OTTAWA, June 18, 2015 /CNW/ – The Honourable Greg Rickford, Canada’s Minister of Natural Resources, today announced that the Pipeline Safety Act (Bill C-46) has received Royal Assent. The Pipeline Safety Act builds on Canada’s already impressive record of safely transporting energy. The National Energy Board (NEB) currently regulates 73,000 kilometres of pipelines, which transport energy across Canada with a safety record of 99.999 percent. This legislation improves Canada’s safety system even further by:
- Introducing absolute liability for all NEB-regulated pipelines, meaning that companies will be liable for costs and damages irrespective of fault — $1 billion for companies operating major oil pipelines — the only absolute liability that exists among our peer jurisdictions (U.S., the UK and Australia). Companies continue to have unlimited liability when at fault or negligent.
- Providing the NEB authority to order reimbursement of any clean-up costs incurred by governments, communities or individuals;
- Providing the NEB authority and resources to take control of incident response if a company is unable or unwilling to do so (i.e., in exceptional circumstances); and
- Requiring companies operating pipelines to hold a minimum level of financial resources, set at $1 billion for companies operating major oil pipelines.
The $1-billion minimum financial capacity and absolute liability limit are unique to Canada. Countries such as the United States and the United Kingdom do not currently require pipeline operators to demonstrate a minimum financial capacity to respond to any incident and to remedy damage caused by pipeline spills, though they have similar “polluter pays” legislation in place. The Pipeline Safety Act represents the latest milestone in our government’s plan for Responsible Resource Development. Previous actions introduced by the Harper Government also include:
- Increasing annual inspections of oil and gas pipelines by 50 percent and doubling the number of comprehensive audits to improve pipeline safety across Canada. There is now an inspector for every 1,217 miles of federally regulated oil and gas pipeline in Canada, compared with every 5,830 miles in the United States.
- Introducing new financial penalties on pipeline companies for small infractions to prevent larger incidents from occurring; and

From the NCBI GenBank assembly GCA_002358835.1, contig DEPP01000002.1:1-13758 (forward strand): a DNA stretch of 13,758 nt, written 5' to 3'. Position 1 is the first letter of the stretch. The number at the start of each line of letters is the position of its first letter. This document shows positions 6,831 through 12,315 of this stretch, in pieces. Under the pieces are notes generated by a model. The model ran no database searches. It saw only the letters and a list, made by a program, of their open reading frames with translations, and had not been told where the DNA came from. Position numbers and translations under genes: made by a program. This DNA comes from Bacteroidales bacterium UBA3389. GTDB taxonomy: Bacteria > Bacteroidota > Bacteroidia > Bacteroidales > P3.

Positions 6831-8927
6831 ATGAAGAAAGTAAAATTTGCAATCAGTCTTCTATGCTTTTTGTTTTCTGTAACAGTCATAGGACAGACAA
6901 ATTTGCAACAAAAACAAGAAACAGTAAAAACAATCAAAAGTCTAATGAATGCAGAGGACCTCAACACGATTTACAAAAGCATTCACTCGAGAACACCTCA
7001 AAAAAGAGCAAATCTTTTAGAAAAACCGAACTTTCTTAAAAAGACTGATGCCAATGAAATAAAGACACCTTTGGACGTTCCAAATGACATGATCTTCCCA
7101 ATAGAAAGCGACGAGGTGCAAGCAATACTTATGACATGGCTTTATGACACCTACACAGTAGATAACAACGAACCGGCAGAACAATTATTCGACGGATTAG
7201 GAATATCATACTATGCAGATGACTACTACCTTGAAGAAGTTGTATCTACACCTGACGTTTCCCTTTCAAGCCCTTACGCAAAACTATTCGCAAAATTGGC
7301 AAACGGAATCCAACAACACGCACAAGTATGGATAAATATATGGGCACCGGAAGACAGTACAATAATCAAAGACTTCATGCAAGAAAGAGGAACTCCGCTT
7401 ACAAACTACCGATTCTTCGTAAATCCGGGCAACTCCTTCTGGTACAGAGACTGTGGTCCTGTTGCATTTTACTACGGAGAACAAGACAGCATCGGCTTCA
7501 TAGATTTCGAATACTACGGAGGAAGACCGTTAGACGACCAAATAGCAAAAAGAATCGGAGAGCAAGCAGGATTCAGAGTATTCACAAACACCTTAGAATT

- Giving the NEB the ability to provide guidance on the use of the best available technologies used in federally regulated pipeline projects. This includes materials, construction methods and emergency response techniques.
The Pipeline Safety Act will now come into force in 12 months. Certain provisions may come into force earlier by proclamation by the Governor in Council.
The Government of Canada will continue introducing measures that further enhance the safe transportation of energy while supporting jobs and growth.
- The vast majority of the more than $90-billion worth of Canadian crude oil and natural gas exported in 2013 was transported by pipeline.
- The rate of spills on federally regulated pipelines in Canada was 57 percent lower than in Europe and 60 percent lower than in the United States over the past decade.
“I am pleased the Pipeline Safety Act delivered through Canada’s plan for Responsible Resource Development has received Royal Assent. These new measures demonstrate our meaningful commitment to enhancing environmental protection while supporting jobs and growth.”
Canada’s Minister of Natural Resources
Backgrounder – Pipeline Safety
Pipeline Safety Measures Announcement (2014) – http://news.gc.ca/web/article-en.do?crtr.sj1D=&mthd=advSrch&crtr.page=1&crtr.dpt1D=6683&nid=848059&crtr.tp1D=1&crtr.lc1D=&crtr.aud1D
Pipeline Safety Facts – http://www.nrcan.gc.ca/energy/infrastructure/13751
Responsible Resource Development – http://eap.gc.ca/en/content/r2d-dr2
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SOURCE Natural Resources Canada